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AAVSO Exoplanet Archive for Amateur Astronomers

19 Nov 2018, 15:43 UTC
AAVSO Exoplanet Archive for Amateur Astronomers
(200 words excerpt, click title or image to see full post)

Even today, I can well understand the reaction that Dennis Conti had when confronted with the prospect of finding a planet around another star with nothing more than an amateur instrument. Conti, who founded and now chairs the Exoplanet Section of the American Association of Variable Star Observers, was a newcomer to the transit method just a few years ago. “I thought, there’s no way for someone with a backyard telescope to detect a planet going around a distant star,” he says, looking back from the vantage of one now immersed in such observations.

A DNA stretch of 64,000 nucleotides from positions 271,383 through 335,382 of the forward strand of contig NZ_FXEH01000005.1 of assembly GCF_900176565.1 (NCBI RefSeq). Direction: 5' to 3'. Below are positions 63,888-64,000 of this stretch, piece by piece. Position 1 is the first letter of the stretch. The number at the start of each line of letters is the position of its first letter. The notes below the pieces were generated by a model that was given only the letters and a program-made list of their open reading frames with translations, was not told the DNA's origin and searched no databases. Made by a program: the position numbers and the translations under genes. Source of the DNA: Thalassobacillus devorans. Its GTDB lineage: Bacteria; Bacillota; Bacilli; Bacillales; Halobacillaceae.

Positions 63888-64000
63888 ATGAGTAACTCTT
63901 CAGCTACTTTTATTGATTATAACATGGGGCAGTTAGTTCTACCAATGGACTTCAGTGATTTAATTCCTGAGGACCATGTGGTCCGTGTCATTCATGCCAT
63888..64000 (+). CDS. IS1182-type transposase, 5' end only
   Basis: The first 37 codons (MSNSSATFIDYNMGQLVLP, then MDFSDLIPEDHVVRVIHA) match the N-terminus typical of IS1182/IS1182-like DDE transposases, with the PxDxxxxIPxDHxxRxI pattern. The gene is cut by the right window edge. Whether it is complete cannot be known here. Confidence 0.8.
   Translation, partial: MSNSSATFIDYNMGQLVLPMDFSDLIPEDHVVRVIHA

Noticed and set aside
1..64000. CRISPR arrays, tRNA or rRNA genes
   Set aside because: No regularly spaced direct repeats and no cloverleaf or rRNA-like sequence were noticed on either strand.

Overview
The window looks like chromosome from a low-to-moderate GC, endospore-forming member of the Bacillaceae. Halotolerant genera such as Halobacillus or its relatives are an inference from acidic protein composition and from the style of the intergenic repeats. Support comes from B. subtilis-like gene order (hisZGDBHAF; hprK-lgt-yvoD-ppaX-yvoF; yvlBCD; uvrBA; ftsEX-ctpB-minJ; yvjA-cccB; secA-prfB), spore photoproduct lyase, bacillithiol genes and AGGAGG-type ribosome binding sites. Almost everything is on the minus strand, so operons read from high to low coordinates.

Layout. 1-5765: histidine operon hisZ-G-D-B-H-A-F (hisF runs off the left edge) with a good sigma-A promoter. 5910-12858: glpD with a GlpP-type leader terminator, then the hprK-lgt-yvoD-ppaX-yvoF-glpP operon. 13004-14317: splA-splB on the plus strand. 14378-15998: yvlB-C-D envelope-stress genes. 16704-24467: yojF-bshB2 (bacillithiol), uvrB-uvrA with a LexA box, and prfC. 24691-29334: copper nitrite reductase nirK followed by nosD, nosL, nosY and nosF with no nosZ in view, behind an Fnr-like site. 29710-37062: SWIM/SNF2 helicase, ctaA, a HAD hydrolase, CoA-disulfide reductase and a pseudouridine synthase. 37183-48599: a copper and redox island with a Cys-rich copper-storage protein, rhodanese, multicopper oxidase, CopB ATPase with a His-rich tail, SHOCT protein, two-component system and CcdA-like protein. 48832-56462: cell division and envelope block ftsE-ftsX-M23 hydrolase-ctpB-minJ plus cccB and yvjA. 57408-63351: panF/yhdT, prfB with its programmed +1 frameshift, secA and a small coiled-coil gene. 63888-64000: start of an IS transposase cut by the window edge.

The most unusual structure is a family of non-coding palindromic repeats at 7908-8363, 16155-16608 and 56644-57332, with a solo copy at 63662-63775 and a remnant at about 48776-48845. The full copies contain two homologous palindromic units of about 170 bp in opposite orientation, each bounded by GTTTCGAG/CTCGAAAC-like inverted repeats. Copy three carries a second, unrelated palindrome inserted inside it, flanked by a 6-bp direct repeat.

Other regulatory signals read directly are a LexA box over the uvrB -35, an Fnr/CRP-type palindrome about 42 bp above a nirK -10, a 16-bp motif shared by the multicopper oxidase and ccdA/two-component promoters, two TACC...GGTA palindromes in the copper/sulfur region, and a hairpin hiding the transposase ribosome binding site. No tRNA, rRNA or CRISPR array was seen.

My boyhood 3-inch reflector was not a backyard instrument — too many trees back there. So it became a front-yard telescope. Absent the technological innovations of the past five decades, I could only imagine vast instruments for studying objects around other stars. The transit method in exoplanet detection was a long way off, but the idea of seeing not a planet itself but a change in starlight as the planet crossed the face of its host now seems intuitively obvious. It takes a good deal more than a 3-inch reflector to get into the game, but today’s more sophisticated amateur telescopes can definitely make a contribution, ...

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